Halo Infinite’s head of creative explains why gameplay previews weren’t available at Gamescom

    
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If you were following along on our Gamescom Opening Night coverage and are a fan or follower of the shooter Halo Infinite, you probably note that the game only had that cinematic introduction to its campaign but no actual gameplay. That’s because the devs at 343 Industries are heads-down working to make the game’s December 8th launch the best it can be according to a developer blog from head of creative Joseph Staten.

“We’re at a critical phase in the flight that is Halo Infinite, so it’s extremely important to avoid distractions and stay focused on mission-critical tasks only. For Campaign, that means putting maximum effort into ensuring the wide-open, adventure-filled experience you’ll all get to play on December 8th is a great as it can possibly be. And gameplay demos and trailers not only take a huge amount of effort to do well, they also take cycles away from bugs and other shutdown tasks.”

The post closes with assurance that the game’s campaign is playing extremely well, as staten himself is trying for a 100% completion playthrough, finding all of the collectibles and completing all of the primary and secondary tasks. The August 2021 insider digest further has information for fans to chew on, including stats from the game’s technical test, internal interviews with the devs, and more for those who are curious.

source: Halo website via Polygon
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Danny Smith

Everytime 343 trys to point out why they can’t do the bare minimum every company does for their live service battlepass minibuy homunculus brand exercise its like they come from another planet and are trying really hard not to make their development sound like another shitshow by saying “hey this development is a shitshow again”.

Ernost
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Ernost

And gameplay demos and trailers not only take a huge amount of effort to do well, they also take cycles away from bugs and other shutdown tasks.

Don’t game companies usually have separate teams to handle that sort of thing?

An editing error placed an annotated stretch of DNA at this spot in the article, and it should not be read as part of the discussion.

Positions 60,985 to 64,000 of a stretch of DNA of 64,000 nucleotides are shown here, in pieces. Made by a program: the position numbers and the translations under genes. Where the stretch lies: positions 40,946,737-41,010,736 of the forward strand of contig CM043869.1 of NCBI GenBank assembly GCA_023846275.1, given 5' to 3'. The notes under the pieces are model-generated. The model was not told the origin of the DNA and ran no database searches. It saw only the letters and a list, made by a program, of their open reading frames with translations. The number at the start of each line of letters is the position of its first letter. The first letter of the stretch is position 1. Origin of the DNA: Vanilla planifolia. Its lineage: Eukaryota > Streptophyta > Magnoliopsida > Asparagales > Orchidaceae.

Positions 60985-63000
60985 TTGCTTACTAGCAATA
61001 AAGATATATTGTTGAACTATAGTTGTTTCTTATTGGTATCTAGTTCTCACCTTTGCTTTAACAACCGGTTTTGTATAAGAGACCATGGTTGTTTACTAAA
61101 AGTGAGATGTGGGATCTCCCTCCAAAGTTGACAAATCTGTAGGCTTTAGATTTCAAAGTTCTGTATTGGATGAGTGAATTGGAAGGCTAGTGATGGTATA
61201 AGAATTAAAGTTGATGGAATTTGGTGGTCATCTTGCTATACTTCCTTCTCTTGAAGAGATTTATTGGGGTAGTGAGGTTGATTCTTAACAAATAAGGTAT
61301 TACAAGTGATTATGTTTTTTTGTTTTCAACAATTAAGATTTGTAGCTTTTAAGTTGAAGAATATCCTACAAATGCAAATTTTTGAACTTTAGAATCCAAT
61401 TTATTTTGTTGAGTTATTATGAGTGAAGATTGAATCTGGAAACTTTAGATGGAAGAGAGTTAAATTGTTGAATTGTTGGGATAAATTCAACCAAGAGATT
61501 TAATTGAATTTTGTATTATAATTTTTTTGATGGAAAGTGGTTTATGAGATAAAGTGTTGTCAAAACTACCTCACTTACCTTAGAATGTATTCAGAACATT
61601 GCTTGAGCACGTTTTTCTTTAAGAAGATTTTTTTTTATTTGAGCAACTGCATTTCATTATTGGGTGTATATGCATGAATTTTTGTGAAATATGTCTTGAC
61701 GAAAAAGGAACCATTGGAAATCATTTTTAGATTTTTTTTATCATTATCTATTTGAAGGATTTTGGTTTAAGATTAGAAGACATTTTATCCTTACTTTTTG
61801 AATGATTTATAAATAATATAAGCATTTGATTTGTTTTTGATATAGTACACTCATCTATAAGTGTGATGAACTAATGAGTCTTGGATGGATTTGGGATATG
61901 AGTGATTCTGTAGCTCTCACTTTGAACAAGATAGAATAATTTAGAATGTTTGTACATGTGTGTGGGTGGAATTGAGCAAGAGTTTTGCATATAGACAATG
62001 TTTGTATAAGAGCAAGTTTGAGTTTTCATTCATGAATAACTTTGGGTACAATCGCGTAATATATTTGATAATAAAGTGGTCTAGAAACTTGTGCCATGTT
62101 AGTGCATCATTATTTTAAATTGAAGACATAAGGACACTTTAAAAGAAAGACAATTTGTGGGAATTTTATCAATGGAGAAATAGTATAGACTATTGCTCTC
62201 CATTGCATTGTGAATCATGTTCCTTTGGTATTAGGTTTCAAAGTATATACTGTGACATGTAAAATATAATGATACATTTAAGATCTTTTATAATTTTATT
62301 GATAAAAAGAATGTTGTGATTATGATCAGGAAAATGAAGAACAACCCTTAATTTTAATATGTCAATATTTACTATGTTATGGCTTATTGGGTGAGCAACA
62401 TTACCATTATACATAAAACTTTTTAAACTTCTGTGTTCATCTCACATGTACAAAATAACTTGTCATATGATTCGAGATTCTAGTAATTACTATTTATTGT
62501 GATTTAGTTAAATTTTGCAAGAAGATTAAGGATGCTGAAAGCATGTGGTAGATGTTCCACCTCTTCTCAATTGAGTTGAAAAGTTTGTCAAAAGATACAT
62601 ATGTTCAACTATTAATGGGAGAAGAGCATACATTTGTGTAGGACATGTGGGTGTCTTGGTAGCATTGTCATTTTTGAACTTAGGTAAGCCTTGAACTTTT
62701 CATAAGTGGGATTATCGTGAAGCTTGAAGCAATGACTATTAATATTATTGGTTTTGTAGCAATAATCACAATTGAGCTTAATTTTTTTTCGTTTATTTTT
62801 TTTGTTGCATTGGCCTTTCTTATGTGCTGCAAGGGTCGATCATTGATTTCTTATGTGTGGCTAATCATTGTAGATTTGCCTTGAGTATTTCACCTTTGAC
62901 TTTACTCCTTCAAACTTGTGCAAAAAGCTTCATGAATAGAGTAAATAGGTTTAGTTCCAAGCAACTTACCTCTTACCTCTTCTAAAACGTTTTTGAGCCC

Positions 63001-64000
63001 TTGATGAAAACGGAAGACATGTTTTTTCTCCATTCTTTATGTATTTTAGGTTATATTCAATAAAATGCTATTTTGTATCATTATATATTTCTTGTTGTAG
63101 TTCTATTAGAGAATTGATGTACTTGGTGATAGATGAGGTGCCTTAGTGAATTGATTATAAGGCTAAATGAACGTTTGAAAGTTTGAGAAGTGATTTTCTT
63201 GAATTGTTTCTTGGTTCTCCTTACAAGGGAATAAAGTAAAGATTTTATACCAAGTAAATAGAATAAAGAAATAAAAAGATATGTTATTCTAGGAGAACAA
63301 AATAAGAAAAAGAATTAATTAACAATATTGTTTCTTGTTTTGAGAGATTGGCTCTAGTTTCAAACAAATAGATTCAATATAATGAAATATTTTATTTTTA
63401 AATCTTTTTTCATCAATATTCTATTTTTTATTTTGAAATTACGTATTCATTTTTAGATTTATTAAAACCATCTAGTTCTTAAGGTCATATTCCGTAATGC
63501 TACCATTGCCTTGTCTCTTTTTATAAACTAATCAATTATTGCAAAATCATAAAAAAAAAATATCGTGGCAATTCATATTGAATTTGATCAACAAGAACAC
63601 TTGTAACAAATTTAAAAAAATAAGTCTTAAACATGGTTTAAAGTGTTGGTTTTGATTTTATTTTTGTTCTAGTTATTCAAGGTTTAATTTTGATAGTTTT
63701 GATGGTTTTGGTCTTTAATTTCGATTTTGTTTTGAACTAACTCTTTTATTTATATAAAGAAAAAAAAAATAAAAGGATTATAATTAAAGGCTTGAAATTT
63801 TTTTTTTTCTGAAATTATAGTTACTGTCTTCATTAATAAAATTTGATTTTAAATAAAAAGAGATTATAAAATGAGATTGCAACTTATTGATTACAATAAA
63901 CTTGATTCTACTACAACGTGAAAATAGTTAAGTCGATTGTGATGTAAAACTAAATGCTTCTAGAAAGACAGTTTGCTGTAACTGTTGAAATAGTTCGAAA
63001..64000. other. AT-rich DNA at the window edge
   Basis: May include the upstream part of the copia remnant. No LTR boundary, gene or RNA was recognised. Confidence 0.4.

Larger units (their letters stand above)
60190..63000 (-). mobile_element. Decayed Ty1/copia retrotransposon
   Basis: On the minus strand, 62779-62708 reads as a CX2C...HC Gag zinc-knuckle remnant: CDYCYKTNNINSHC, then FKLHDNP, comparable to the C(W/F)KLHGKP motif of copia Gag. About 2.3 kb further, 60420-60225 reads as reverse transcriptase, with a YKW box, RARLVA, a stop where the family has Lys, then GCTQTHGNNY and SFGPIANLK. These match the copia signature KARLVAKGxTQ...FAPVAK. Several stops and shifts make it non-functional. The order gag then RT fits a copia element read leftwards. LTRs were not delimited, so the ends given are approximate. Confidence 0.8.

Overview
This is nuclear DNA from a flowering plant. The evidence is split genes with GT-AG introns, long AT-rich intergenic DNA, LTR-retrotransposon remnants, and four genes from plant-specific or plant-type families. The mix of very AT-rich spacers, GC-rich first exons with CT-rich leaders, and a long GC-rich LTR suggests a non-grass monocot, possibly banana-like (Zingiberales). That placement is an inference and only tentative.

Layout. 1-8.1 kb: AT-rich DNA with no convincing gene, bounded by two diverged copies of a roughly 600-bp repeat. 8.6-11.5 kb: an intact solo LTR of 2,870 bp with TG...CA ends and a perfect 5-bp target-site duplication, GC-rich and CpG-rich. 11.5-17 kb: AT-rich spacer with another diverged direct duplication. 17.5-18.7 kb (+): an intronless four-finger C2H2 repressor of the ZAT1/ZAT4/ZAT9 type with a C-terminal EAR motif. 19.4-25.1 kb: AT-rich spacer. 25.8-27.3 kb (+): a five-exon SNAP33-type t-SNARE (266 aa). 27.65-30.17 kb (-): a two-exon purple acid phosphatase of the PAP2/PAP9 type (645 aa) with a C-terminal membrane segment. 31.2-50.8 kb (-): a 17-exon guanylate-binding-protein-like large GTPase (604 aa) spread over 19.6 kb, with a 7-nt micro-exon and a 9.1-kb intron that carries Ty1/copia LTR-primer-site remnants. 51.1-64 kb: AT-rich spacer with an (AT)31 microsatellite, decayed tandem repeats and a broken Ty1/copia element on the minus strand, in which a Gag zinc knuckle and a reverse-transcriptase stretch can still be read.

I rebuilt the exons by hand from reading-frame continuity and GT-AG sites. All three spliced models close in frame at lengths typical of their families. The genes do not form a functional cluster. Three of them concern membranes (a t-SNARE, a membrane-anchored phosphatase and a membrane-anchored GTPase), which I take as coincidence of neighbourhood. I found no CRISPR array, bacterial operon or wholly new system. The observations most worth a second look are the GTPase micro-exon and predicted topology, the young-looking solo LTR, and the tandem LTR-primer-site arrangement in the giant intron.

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cursedseishi

Depends on the kind of trailer. A ‘Proof of Concept’ or ‘Story’ trailer not meant to be representative of gameplay could be done by a team separate from the main coding/production team. But Gameplay Trailers, and especially Demos?

Those specifically require the team to splinter off. Even if they were, say, using Unreal Engine for example? You couldn’t just bring any person familiar with the engine in to work on a game this late in production and expect them to be good off the bat. Even in-house engines like EA’s Frostbite or Capcom’s RE Engine likely develop into forks from the main base to better suit what is necessary for the specific game. And those forks of the engines might handle things differently from the other forks or base engine, and would have their own quirks as well. It’d be a waste, then, to try and have a separate team specifically for ‘demo gameplay’ because you’d either have to waste money on ensuring the team is big enough to cover all variations all of the time–or waste time as they have to re-familiarize themselves with multiple variations and whatever updates are made with them.

Gameplay Trailers and Demos also require a solid ‘piece’ of content to play through, which the game may or may not have available at the moment. It’s easier the later into the game’s development of course, but at this point everything would be on Optimization/Bug work. And for said demo/trailer, that piece of content would need to show off more than what typical gameplay might offer–which, of course, means extra work creating the perfect chunk for it. And creating that ‘vertical slice’ can mean more dev work, and in turn require its own QA passes. They may even need editing/adjusting in the event there may be a story element potentially spoiled by the portion they use.

Leo
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Leo

I hope that isn’t code for crunch

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Arktouros

Not much “code” about it, absolutely means crunch time.

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zoward

I’m okay with this. I’d rather they be working on the game itself than putting together footage for marketing.